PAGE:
Objective: Studies evaluating a possible survival advantage from sudden cardiac arrest (SCA) in women have produced mixed results possibly due to a lack of comprehensive analyses. We hypothesized that race, socioeconomic status (SES), and elements of the lifetime clinical history influence gender effects and need to be incorporated within analyses of survival.
Methods: Cases of SCA were identified from the ongoing, prospective, multiple-source Oregon Sudden Unexpected Death Study (population approximately one million). Subjects included were age ≥18 years who underwent attempted resuscitation by EMS providers. Pearson's chi-square tests and independent samples t tests or analysis of variance were used for univariate comparisons. We evaluated gender and race differences in survival adjusted for age, circumstances of arrest, disease burden, and socioeconomic status using a logistic regression model predicting survival.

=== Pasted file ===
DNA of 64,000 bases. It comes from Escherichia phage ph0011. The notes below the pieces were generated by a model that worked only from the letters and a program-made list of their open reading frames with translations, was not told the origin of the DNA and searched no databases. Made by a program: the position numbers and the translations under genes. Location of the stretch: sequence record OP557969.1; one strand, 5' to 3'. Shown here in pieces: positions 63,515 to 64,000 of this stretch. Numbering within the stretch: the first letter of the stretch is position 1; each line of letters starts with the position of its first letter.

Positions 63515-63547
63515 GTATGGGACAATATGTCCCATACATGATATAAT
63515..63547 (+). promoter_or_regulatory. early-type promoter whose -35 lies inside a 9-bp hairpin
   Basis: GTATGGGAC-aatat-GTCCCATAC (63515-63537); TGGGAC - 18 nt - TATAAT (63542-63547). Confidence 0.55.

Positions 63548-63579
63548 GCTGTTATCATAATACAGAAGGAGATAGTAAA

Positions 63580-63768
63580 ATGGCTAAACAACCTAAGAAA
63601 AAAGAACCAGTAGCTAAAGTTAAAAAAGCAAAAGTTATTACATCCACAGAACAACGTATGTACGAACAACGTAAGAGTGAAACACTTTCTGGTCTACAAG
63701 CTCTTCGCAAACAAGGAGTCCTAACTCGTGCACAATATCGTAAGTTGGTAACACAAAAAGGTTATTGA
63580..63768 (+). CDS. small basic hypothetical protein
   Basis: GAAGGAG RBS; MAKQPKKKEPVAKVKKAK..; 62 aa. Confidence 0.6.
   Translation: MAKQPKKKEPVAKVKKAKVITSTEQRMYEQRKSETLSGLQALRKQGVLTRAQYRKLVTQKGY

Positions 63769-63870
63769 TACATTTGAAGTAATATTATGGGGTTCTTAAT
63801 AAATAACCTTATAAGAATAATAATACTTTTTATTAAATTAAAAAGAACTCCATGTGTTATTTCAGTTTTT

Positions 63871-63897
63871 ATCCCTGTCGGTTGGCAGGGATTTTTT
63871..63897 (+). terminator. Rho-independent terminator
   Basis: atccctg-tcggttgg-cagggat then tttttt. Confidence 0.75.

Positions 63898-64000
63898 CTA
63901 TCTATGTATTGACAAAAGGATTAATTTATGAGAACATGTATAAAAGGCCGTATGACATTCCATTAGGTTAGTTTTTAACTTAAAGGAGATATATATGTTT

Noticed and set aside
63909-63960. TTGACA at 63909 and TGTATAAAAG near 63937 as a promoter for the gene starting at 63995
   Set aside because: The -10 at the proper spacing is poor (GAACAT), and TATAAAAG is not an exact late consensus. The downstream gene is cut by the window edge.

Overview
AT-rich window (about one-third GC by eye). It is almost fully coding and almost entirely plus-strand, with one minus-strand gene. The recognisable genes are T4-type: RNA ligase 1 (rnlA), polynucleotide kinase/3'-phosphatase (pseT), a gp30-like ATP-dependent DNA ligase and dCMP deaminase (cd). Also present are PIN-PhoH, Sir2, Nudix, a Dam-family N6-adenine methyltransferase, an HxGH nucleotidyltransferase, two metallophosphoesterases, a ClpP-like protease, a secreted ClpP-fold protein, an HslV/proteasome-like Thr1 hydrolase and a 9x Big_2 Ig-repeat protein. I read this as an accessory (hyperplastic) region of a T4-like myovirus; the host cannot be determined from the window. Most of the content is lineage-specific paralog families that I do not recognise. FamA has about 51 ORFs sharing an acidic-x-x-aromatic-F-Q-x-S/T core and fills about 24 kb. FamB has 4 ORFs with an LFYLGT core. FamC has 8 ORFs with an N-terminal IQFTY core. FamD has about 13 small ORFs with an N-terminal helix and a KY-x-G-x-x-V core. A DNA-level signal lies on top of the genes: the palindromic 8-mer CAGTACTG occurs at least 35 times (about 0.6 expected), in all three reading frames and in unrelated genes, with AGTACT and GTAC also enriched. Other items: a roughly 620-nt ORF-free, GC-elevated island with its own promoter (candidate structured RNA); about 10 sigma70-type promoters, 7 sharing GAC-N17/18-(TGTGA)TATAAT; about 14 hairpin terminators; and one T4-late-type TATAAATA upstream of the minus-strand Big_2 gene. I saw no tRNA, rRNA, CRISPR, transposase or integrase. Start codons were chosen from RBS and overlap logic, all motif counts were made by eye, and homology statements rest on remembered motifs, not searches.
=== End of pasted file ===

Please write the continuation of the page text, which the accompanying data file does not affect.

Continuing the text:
Results: A total of 1,296 cases had resuscitation attempted (2002-2007; mean age 65 years, male 67%). Women were older than men (68 vs. 63 years, p < 0.0001) and were more likely to have return of spontaneous circulation (41% vs. 33%, p = 0.004). Women were more likely to present with pulseless electrical activity (PEA) and asystole (p < 0.0001), and overall, PEA was more common among African Americans (p = 0.04). Higher survival to hospital discharge was observed in women compared to men presenting with ventricular fibrillation/tachycardia (34% vs. 24%, p = 0.02) or with PEA (10% vs. 3%, p = 0.007). In a multivariate model adjusting for age, race, presenting arrhythmia, arrest circumstances, arrest location, disease burden, and SES, women were more likely than men to survive to hospital discharge [odds ratio 1.85; 95% confidence interval (1.12-3.04)].
Conclusions: Despite older age, higher prevalence of SCA in the home, and higher rates of PEA, women had a survival advantage from ventricular fibrillation and pulseless electrical activity.